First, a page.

Ibuprofen During Pregnancy & Breastfeeding

by on June 4, 2012

Ibuprofen (brand names - Advil, Calodolor, Nurofen, Motrin etc.) is one of the most commonly used medicines for reducing fever and inflammation and relieving pain.

Is it safe to take Ibuprofen during the first six months of pregnancy?

The use of ibuprofen in the first two trimesters of pregnancy should be avoided as this is the time when the organs of the baby are being formed and the fetus is most sensitive to medications and toxins.

In certain cases your doctor may prescribe ibuprofen to you during pregnancy. This can be done only if no safer alternative is available and the expected health benefits are greater than the associated risk. If you are pregnant, you should never take ibuprofen without medical control and advice from your healthcare provider.

Is it safe to take ibuprofen during the last three months of pregnancy?

In the third trimester (the last three months of pregnancy) ibuprofen is considered to be in pregnancy category D which means that the harmful effect on the fetus in humans has been proved and the drug can be administered to pregnant women only in life-threatening situations.

It is not safe to take ibuprofen during the third trimester of pregnancy. The mechanism of action of ibuprofen includes inhibition of the synthesis of prostaglandins. These are substances that mediate pain, fever and inflammation. However, they are also responsible for a number of other processes in the body. The fetus receives oxygen through the placenta. At the time of birth the blood concentration of prostaglandins naturally decreases which leads to closure of ductus arteriosus (a blood vessel in the heart of fetus). This redirects the blood to the lungs. The inhibition of prostaglandin synthesis by ibuprofen can lead to premature closing of ductus arteriosus in the uterus which can be fatal for the fetus.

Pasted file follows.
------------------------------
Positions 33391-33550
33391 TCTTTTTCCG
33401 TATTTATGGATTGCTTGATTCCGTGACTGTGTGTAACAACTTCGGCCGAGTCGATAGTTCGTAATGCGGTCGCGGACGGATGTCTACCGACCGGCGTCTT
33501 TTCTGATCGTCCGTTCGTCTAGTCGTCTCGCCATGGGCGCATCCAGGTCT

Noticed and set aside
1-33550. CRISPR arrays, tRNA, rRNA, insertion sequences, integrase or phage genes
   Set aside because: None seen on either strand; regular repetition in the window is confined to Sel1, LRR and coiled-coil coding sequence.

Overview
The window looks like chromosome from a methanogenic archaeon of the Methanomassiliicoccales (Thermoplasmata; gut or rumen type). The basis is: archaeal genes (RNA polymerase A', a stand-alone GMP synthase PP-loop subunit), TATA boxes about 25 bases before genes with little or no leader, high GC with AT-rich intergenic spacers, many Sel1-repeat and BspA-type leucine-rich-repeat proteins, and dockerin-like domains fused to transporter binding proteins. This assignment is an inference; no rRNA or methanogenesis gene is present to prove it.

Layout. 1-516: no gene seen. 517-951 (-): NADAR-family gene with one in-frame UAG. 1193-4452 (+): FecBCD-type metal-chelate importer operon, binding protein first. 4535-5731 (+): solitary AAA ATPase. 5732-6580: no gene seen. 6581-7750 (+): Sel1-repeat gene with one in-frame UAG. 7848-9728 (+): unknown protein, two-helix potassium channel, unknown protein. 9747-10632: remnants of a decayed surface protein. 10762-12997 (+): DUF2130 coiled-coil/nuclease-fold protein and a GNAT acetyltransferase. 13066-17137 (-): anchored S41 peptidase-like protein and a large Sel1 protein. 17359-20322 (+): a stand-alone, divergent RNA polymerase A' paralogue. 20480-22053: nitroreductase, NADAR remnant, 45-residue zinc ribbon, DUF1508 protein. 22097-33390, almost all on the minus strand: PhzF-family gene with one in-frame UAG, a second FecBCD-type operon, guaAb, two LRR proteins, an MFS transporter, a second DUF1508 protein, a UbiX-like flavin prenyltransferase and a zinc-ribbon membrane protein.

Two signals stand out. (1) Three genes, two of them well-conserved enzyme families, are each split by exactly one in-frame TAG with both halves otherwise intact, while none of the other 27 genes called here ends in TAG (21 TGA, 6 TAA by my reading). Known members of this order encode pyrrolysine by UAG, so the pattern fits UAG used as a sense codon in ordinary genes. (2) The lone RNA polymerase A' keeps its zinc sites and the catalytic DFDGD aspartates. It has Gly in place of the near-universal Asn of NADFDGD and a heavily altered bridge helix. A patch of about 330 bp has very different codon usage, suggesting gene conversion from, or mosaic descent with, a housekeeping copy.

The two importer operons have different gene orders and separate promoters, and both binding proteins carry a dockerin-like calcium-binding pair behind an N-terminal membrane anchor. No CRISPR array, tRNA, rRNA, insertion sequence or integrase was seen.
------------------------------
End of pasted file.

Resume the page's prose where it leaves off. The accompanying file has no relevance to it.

Taking ibuprofen during the last trimester can also lead to delayed and prolonged labor and stronger bleeding during delivery.

Some studies have shown that the prolonged use of ibuprofen in high doses can lead to difficulties in conceiving in some women. However, this condition is reversible after discontinuation of the medicine.

Ibuprofen and Breastfeeding

In general, it is better to avoid any medicines while breastfeeding unless you have consulted a doctor. Only small quantities of ibuprofen are found in the breast milk and no adverse effects on the babies have been observed in cases of occasional use of ibuprofen in low doses.

However, women who need long-term treatment with ibuprofen or high doses, should not breastfeed.

In case you are pregnant (or plan to become pregnant) or breastfeeding, consult your doctor before taking ibuprofen.